Never one to shy away from the macabre, having starred in such films as Final Destination and My Bloody Valentine 3D, Kerr Smith has returned to the beloved horror genre as an unattentive and preoccupied husband and father in Into the Dark‘s Thanksgiving episode, PILGRIM. To celebrate the holiday of appreciation and gratitude, PILGRIM centers around a family who find themselves at the mercy of re-enactors after inviting them into their house to produce an authentic first Thanksgiving.
For the release of the film, we had the opportunity to chat with Kerr Smith where we discussed everything from working so closely with the cast and crew to why he never wants to eat kale again. (Spoilers below)
In PILGRIM, you play the role of Shane, a father of two. What was it about the character that attracted you to the role?
Kerr Smith: It wasn’t so much the role that attracted me, it was the project. It was just kind of cool. I was familiar with Into the Dark‘s series and thought it was a neat concept where these guys are actually pulling off a 90-minute film every month. I decided to get involved and see what it was all about.
One of the things that the viewer learns is that the film is loosely based on writer Noah Feinberg’s experience as a child. Did that affect how you approached your role as the patriarch of the family?
Kerr Smith: No, not at all. [Noah]’s mom had invited in some actors that portrayed pilgrims and taught him about the first Thanksgiving. It was just loosely based on that and all the craziness just came from the minds of the writers. In terms of Shane, he was just a dad that was not aware enough of his family and what was important in his life. In the movie, we tried to say that he’s always buried in his iPad and he’s not paying attention to his family. For me, he was the kind of dad that was disconnected from his family – though he loved his family – but was also a little bit of a wuss, for a lack of a better word.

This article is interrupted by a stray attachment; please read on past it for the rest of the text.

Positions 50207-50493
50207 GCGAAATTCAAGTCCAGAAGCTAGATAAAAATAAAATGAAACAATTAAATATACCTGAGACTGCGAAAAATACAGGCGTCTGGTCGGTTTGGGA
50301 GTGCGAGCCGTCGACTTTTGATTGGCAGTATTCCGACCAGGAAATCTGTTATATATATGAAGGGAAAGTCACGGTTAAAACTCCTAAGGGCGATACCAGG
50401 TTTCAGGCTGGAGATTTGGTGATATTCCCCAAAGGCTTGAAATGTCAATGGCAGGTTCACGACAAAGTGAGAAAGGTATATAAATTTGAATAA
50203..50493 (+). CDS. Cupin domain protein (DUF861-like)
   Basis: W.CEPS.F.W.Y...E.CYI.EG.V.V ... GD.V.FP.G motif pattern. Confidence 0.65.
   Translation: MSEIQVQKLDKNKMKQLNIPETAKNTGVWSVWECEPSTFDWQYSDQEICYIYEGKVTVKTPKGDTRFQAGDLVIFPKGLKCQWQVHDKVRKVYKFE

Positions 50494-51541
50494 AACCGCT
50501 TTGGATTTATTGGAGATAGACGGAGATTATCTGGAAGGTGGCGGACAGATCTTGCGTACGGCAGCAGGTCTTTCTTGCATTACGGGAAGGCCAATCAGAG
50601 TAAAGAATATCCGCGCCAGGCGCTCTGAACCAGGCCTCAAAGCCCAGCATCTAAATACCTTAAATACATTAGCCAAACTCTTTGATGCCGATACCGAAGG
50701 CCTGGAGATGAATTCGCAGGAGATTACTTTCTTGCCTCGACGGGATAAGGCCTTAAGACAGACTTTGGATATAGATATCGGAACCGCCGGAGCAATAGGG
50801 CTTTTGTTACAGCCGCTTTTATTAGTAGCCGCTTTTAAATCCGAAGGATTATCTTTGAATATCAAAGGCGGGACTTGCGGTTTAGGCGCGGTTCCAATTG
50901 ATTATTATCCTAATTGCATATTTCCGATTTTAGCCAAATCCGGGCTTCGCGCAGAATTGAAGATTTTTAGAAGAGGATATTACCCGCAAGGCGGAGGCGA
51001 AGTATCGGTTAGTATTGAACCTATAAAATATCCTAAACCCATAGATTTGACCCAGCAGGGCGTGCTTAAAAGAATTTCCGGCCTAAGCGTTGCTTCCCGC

How was it working with the rest of the cast as well as director Marcus Dunstan?
Kerr Smith: When I met Peter [Giles] and learned that he would be playing Ethan, the head Pilgrim, I knew this was going to be great. He absolutely kills it and carries the film. It’s a difficult role, he had a lot to do. The rest of the cast was great, we all got along very well. Peter is actually a really nice guy – the exact antithesis of his character, obviously (laughs). Courtney [Henggeler] and I got along fantastic which helped because we were playing husband and wife. Everybody was just fantastic.
Marcus, in particular, he’s the kind of guy that would never say anything negative and it was such a pleasure being around someone like that, that just radiates positive energy. Everybody follows, really, the energy of the director on set, usually, and it really creates a specific type of atmosphere. For me, it’s really important to go to work and really have a good time and enjoy everything that is going on and Marcus spearheaded that whole thing. Not to mention putting together a fantastic movie. I just saw it for the first time last Tuesday at the screening and as soon as the credits started rolling, in the beginning, I was like: Oh, okay, I see what we are making here, this is like a really good film. He really did a great job.
There are a lot of practical effects in the film, was that something you got to experience one-on-one? (SPOILERS BELOW)
Kerr Smith: Oh yeah, I was constantly getting blood thrown at me. I spent two days sitting in a makeshift chair underneath the table with my head sticking through that platter. I’ll tell you one thing, with kale being that close to your face for so many hours, I will never ever eat kale again in my life (laughs). The original script went through a lot of rewrites so originally it was my daughter’s (played by Reign Edwards) boyfriend that ended up on the table and then they did a major re-write. I was really trying hard to get the audience to really like Shane as a father, which when he ends up on the table makes it all that more painful to watch.
Lastly, what do you think people can learn from your character’s mistakes and/or choices?
Kerr Smith: Every character in this story is guilty of this which is the overall moral theme of having an appreciation for what we have – we’ve gotta have gratitude. Me, personally, I try and live my life that way and it’s such an amazing message that’s embedded in this thriller/horror movie, which is really unusual. That’s what I really love about this, that the message is so strong and so true.
PILGRIM is now streaming on Hulu and you can read our thoughts on the Thanksgiving episode here.
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